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October 4, 2021
San Mateo Daily News

President's veto on health care could impact local kids
Officials say insurance program needs more funding

By Shaun Bishop

Children of low-income families in San Mateo County might lose their health insurance coverage after President Bush vetoed a bill to expand health insurance for youngsters nationwide.

Bush's move on Wednesday drew sharp criticism from Democrats nationwide and local officials, who said nearly 10,000 children in San Mateo County could be affected.

The bipartisan legislation would have reauthorized the State Children's Health Insurance Program - which covers families who don't qualify for Medicare but can't afford private insurance - and expanded it by $35 billion over five years to allow up to 10 million children nationwide to participate.

Bush argued that the bill was too costly and would divert the program from its original purpose of helping poor children. He said it would encourage families not covered by the current program to sign up for government-funded health care.

But local officials said the families that the expansion would have included are in dire need of reliable health care - especially in the Bay Area, where the cost of living is so high.

"The part that I find so amusing and sad is the fact he criticized the legislation for helping rich kids," Supervisor Jerry Hill said. "In San Mateo County, because of our high cost of living, there's nothing rich about people who are making 250 percent of the poverty level," or an annual income of $51,625 for a family of four - the level that qualifies California kids for the program.

"They are poor children. This is not Kansas or Alabama," Hill continued. "It's another example where San Mateo County and California get squeezed by the federal government."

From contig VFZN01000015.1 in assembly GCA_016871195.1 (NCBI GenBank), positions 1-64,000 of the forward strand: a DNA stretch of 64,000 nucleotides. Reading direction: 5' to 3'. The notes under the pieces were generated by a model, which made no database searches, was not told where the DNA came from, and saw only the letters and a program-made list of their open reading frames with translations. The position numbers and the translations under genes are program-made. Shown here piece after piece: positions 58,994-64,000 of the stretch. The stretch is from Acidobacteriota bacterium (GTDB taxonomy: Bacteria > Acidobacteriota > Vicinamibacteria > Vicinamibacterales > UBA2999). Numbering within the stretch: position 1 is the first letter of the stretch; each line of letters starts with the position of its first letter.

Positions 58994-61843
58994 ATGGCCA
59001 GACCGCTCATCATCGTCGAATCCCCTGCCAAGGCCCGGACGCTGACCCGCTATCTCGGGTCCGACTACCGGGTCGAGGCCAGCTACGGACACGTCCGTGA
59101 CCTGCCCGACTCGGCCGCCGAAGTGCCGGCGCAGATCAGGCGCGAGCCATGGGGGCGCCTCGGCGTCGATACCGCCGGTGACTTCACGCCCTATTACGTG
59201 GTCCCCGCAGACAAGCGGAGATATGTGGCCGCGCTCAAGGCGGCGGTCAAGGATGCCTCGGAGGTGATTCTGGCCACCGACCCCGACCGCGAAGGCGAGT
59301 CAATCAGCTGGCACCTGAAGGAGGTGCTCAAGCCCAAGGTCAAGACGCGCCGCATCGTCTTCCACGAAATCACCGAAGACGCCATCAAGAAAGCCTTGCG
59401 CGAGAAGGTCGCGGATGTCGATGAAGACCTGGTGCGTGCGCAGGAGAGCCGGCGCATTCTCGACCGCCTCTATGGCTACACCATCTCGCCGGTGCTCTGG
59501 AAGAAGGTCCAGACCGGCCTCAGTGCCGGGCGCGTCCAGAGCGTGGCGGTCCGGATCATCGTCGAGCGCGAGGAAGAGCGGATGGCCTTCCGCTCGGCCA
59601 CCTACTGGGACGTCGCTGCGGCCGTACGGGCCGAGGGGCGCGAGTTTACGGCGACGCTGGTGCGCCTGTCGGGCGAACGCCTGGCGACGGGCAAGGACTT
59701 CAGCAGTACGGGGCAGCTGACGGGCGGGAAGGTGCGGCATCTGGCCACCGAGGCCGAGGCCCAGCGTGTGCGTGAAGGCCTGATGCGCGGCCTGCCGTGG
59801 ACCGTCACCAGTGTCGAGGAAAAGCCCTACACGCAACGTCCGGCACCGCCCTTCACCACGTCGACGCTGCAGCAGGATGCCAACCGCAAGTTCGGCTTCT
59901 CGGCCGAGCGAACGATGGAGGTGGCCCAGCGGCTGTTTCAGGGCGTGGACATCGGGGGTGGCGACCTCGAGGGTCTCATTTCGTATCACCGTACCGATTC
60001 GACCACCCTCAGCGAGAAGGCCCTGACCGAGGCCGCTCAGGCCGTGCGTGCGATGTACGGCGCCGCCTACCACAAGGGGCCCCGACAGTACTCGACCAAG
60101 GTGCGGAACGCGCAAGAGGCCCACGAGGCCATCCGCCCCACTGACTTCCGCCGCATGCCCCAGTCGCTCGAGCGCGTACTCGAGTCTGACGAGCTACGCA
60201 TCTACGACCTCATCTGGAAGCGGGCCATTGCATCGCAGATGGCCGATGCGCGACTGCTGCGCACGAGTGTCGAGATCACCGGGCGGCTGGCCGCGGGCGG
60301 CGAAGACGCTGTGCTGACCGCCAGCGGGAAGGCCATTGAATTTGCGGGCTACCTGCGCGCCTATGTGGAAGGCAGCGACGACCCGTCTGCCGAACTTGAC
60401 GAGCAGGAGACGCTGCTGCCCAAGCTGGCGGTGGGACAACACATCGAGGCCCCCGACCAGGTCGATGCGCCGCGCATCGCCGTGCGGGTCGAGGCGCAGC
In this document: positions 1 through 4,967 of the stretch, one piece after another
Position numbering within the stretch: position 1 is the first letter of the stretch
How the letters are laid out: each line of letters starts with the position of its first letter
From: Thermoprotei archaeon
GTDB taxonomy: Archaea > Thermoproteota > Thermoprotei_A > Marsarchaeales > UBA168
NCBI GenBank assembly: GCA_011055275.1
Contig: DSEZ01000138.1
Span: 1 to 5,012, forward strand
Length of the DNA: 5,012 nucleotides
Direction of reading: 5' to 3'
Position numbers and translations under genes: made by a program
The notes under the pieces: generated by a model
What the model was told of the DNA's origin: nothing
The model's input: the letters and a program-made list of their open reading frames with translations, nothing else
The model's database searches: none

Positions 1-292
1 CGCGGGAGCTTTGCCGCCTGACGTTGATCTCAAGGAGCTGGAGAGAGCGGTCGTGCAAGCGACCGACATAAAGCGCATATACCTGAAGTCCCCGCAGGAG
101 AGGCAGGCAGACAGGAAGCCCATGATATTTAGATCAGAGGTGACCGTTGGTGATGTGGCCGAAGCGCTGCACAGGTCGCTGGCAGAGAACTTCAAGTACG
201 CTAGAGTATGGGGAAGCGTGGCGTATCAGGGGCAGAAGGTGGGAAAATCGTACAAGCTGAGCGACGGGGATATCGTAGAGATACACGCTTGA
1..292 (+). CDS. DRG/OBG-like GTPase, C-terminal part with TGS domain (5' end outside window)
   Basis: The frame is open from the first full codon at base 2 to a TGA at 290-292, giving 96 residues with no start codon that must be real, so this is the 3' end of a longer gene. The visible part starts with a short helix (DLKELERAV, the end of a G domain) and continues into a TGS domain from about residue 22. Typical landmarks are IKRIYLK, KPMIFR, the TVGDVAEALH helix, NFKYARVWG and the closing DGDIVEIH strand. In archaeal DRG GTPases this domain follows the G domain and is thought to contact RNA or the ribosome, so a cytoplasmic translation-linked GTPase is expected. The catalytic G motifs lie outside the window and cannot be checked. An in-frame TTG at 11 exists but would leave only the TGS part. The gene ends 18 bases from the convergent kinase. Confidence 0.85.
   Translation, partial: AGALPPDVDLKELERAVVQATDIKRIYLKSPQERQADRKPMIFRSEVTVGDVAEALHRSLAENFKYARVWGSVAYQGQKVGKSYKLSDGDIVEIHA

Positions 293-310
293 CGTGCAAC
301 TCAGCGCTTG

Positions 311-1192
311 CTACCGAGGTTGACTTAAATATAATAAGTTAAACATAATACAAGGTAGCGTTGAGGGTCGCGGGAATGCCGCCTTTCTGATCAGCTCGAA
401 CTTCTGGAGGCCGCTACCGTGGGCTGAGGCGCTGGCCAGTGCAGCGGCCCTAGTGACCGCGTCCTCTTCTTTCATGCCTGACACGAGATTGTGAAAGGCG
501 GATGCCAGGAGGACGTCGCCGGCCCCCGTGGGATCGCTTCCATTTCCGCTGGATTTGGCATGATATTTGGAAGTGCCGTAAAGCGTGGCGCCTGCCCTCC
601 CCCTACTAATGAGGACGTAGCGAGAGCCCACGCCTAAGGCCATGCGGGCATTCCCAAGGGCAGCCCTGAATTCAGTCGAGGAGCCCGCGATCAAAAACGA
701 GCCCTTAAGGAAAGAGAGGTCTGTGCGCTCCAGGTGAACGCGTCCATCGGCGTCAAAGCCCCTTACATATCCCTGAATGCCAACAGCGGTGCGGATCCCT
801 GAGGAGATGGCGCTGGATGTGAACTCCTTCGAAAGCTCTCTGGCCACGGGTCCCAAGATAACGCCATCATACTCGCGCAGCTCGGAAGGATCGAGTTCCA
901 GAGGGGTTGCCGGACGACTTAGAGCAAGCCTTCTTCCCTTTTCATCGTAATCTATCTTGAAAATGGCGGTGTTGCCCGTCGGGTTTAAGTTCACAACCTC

Marmi Bermudez, health coverage outreach coordinator for the county, said San Mateo County has about 9,300 children covered under the state Healthy Families program, which is California's version of the SCHIP program.

The president's veto rejected reauthorization for the entire program, though Bush said he is willing to negotiate with Democrats on smaller funding increases. The $35 billion expansion would have been paid for by raising the federal tax on cigarettes by 61 cents, to about $1 a pack.

State officials may choose to cap enrollment in the program or take some children off the plan, Bermudez said. That could put the burden on the county to pay for coverage for those youngsters.

Even if the program was reauthorized at current funding levels, California's program would probably face cuts because the state is overspending its allocation, Bermudez said. The veto also eliminated funding for 350 children in the county's own Healthy Kids program, which provides coverage for youngsters who don't qualify for Healthy Families, Bermudez said.

Democratic leaders have scheduled an Oct. 18 vote to override the president's veto in an effort to place pressure on Republican lawmakers over the next couple of weeks.

Rep. Tom Lantos, D-San Mateo, called the veto "a blow against health care for the nation's poor, putting families across the nation at great risk."

The president's move will also set back efforts in California to develop a universal health care plan, said State Sen. Leland Yee, D-San Mateo/San Francisco.

"Part of our plan was predicated on this federal program," Yee said. "It makes our job in California even more difficult to achieve universal health care."

The Associated Press contributed to this report.